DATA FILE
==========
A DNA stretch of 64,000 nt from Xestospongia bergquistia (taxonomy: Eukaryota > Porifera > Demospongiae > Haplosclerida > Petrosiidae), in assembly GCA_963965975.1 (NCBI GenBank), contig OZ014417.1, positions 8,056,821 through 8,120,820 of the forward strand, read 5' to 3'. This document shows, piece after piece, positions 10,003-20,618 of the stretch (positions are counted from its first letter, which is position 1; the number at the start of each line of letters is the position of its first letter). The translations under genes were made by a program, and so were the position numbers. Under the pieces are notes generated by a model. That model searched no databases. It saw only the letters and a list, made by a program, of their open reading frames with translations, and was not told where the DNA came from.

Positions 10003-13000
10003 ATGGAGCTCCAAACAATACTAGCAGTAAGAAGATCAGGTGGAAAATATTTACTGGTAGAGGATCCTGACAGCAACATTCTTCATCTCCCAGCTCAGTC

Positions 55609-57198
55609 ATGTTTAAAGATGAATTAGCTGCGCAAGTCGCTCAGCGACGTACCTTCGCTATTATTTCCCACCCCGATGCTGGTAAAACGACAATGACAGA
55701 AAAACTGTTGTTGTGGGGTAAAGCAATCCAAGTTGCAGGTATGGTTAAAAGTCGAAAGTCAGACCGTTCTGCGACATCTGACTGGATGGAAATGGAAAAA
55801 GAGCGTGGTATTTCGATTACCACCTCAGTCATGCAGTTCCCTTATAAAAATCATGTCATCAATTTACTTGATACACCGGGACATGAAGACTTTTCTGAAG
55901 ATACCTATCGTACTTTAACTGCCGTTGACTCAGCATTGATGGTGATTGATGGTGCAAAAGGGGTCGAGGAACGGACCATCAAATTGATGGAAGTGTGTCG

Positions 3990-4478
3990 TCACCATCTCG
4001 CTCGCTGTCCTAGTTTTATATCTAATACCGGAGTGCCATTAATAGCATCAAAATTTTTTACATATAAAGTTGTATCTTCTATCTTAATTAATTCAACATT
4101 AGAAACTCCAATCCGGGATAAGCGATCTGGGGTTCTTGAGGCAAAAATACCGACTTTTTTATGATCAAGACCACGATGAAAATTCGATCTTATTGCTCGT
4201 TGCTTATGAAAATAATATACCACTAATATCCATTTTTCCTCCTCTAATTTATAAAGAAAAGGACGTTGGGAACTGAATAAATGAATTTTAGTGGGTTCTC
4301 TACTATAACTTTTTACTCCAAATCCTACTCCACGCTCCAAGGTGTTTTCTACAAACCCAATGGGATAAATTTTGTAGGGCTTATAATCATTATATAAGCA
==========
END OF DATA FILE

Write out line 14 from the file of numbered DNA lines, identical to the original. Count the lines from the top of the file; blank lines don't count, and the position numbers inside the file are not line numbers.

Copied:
4301 TACTATAACTTTTTACTCCAAATCCTACTCCACGCTCCAAGGTGTTTTCTACAAACCCAATGGGATAAATTTTGTAGGGCTTATAATCATTATATAAGCA